Thursday, October 13, 2016

Europe Trip: Day sixteen, part two- D-Day Beaches

After leaving Mont St. Michel we drove north to Sainte-Mere-Eglise. 
Along the way my mom was again charged with taking photos. 
She took this picture of the camper in front of us after I started laughing at it and asked her if she could see that the back looked like an old lady in glasses and shower cap.

The French countryside is just so beautiful. 

We didn't have as much time as we would have liked to spend in in Sainte-Mere-Eglise and we couldn't get the parking meter to work so I was really paranoid about just running over to the church for some pictures. I wish we would have explored it more but, like I said I was really worried about getting in trouble for not paying the parking. 
We walked over to the church. The town church is well known because on D-Day paratrooper John Steele of the 505th Parachute Infantry Regiment had his parachute caught on the spire of the church. 
The town was on fire and paratroopers were being shot as they descended into the town. 
John Steele was shot through the foot. He hung there for two hours pretending to be dead as he could only observe the fighting below him. 
He was then taken prisoner by the Germans. 
He later escaped the Germans and rejoined his division when US troops of the 3rd battalion attacked the village. This was the first French town to be liberated. This was shown in the movie The Longest Day
Now there is a uniformed mannequin that hangs from a parachute on the steeple to honor Steele and the liberation of the town. John Steele regularly visited the town and church before his death in 1969.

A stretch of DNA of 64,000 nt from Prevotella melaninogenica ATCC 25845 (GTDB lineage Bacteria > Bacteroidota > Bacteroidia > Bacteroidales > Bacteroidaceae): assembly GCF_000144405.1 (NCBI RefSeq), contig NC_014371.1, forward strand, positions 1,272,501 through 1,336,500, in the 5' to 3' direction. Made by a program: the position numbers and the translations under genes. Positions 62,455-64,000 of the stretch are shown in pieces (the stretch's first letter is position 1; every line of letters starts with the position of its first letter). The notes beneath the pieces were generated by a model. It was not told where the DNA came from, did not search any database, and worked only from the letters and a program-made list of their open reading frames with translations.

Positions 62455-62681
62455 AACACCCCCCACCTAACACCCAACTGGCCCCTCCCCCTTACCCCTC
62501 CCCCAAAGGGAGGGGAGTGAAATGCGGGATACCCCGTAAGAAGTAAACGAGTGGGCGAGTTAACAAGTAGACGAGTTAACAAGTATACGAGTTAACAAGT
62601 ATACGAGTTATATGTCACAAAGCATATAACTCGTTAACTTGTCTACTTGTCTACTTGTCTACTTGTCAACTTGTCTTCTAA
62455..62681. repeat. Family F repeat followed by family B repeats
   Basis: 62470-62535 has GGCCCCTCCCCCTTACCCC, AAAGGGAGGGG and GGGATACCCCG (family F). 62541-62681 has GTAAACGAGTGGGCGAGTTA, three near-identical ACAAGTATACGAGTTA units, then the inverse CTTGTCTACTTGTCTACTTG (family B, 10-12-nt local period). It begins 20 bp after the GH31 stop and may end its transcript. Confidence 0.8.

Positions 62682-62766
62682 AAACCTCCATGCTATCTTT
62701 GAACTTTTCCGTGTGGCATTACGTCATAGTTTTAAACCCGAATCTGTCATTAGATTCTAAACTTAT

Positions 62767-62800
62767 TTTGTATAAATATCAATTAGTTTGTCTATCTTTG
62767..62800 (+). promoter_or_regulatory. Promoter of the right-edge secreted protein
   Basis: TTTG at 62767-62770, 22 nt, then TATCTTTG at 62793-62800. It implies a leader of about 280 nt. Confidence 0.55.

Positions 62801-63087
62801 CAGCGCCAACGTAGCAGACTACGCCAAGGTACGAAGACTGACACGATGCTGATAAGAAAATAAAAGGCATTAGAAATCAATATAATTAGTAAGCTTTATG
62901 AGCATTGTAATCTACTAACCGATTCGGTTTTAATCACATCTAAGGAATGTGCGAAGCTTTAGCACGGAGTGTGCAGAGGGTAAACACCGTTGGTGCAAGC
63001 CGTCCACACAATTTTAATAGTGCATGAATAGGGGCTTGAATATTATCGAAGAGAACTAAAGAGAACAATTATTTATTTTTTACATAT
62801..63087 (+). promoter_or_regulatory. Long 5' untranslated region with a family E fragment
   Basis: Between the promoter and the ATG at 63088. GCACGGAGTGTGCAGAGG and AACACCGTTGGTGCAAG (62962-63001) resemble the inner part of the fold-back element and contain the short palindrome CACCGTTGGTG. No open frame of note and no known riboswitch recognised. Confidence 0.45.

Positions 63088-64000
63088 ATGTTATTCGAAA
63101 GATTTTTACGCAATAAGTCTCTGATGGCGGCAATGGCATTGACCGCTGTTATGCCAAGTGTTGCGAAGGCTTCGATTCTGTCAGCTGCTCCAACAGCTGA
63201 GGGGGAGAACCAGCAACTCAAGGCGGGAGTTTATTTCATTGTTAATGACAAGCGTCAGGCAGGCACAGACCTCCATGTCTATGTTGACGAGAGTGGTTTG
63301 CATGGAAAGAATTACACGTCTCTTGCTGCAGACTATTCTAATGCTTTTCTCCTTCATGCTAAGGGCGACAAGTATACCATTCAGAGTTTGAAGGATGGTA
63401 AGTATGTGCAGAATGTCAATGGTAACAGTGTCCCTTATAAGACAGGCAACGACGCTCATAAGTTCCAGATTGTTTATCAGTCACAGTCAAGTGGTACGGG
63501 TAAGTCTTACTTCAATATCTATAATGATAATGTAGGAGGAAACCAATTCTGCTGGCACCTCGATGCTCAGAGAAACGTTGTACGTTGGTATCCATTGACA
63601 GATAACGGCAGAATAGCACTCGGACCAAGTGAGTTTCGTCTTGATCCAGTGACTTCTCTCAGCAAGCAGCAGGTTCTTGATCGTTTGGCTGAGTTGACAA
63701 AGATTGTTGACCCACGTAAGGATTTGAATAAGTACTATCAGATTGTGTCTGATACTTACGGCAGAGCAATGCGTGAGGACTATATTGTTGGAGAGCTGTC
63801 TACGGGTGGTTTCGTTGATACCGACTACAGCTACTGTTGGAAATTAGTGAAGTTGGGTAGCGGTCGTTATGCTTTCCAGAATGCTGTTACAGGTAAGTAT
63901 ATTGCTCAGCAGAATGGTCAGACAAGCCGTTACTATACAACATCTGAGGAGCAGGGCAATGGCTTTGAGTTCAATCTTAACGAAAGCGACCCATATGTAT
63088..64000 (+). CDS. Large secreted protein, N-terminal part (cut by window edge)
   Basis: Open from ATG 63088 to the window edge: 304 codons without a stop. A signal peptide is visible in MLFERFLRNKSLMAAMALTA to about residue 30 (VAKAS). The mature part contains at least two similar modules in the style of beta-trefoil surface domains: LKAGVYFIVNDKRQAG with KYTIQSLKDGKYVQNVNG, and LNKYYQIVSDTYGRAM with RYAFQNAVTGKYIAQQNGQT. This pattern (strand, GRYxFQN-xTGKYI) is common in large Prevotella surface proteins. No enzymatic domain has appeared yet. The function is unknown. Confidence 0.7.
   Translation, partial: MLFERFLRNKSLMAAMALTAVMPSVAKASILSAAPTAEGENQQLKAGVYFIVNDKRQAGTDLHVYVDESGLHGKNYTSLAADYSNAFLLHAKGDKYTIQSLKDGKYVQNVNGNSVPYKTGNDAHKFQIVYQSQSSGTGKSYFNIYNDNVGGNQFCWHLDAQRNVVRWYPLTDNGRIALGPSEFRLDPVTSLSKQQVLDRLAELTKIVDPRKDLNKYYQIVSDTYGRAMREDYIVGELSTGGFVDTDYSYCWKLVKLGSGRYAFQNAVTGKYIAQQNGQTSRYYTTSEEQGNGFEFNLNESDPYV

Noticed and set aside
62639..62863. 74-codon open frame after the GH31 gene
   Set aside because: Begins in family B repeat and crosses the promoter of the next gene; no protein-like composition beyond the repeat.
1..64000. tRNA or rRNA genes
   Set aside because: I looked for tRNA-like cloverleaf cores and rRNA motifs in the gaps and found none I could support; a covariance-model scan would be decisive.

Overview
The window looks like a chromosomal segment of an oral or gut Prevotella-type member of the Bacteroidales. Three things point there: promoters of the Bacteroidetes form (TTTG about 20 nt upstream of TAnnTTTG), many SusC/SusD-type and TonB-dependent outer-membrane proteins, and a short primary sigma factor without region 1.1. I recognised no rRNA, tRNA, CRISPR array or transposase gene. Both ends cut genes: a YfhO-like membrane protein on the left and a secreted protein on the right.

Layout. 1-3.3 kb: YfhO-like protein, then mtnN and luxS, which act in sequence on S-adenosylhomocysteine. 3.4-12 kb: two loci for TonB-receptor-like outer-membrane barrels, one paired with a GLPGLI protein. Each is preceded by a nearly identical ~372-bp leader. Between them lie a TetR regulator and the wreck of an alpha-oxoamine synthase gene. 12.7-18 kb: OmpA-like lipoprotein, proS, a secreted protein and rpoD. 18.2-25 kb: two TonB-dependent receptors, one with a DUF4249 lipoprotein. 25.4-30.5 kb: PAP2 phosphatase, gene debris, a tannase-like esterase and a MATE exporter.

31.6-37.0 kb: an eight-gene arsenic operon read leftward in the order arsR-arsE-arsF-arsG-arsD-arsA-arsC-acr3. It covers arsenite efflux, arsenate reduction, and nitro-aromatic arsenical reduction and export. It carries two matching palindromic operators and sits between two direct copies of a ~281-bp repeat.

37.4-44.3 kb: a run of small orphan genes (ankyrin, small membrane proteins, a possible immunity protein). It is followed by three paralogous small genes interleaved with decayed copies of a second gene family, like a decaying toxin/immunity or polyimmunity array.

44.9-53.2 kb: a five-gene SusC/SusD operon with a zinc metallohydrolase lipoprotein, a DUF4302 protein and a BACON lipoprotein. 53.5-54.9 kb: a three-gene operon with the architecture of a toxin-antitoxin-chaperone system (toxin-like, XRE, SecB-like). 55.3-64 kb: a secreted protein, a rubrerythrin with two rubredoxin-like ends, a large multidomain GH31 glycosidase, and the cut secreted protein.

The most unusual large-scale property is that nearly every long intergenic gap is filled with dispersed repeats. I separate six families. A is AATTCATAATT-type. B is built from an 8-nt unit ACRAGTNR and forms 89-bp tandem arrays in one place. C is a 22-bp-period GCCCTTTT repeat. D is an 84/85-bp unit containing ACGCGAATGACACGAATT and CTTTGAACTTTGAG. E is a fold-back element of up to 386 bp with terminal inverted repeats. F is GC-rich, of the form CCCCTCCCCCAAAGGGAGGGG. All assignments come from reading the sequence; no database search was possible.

There was a little food truck right by the church so my mom went to it to get us some cheeseburgers to eat on our drive to our next location while I ran to the car to make sure I hadn't been ticketed. 
I waited in the car for her and when she got in she handed me my box with my cheeseburger. 
Thankfully I noticed something on the side of it before I bit into it and I took off the top bun. 
I almost threw up and tossed the box over to my mom saying, "Oh man. I can't eat that!"
She looked inside to see why. 
I did not get a picture of them but this is basically what it looked like...

She said she would go return them. At first I didn't want her to because I didn't want to be a complaining tourist. But she convinced me that she could just go take them back. 
She said the woman was really nice about it and said "Oh! I forgot you English like them well cooked." She was really kind about it and gave us some hot dogs instead. 
Unfortunately they were pretty gross too... but we ate most of them anyway. 
Luckily we also had some Zone bars and Diet Coke to enjoy.

Our next stop was Utah Beach. The drive to the beach was beautiful. We kept noticing bikes everywhere tied to poles. They were all beautiful pastel colors and had baskets and flowers. We later learned they are all over to remember the French resistance that biked all over the country. 
I wish I had pictures of them but I don't.

I loved this quote on the statue at Utah Beach...

It was a beautiful place with a very special spirit to it. 
You couldn't help but think of those that died here, sacrificing themselves to try to help others. 

It was incredibly windy so we were getting sand everywhere... later I had to dig it out of my pockets of my coat!
I gathered a few seashells from the beach and we walked along it for a few minutes. 

There were so many monuments around the entire place honoring so many that gave all.

My mom bought a little glass bottle in the gift shop that said Utah Beach on it and was able to go out and put some sand in it. I kind of wish I had done that too.
I will never forget what it felt like to stand on this beach. 

We bought some Magnum ice cream bars and got back in the car, eating them while we drove to our next stop. 

Pointe Du Hoc: 

German forces occupied Pointe du Hoc and made it into a stronghold, protecting a battery of heavy guns. On June 6, 1944, in the morning, US Army Rangers scaled 90 foot cliffs to capture it.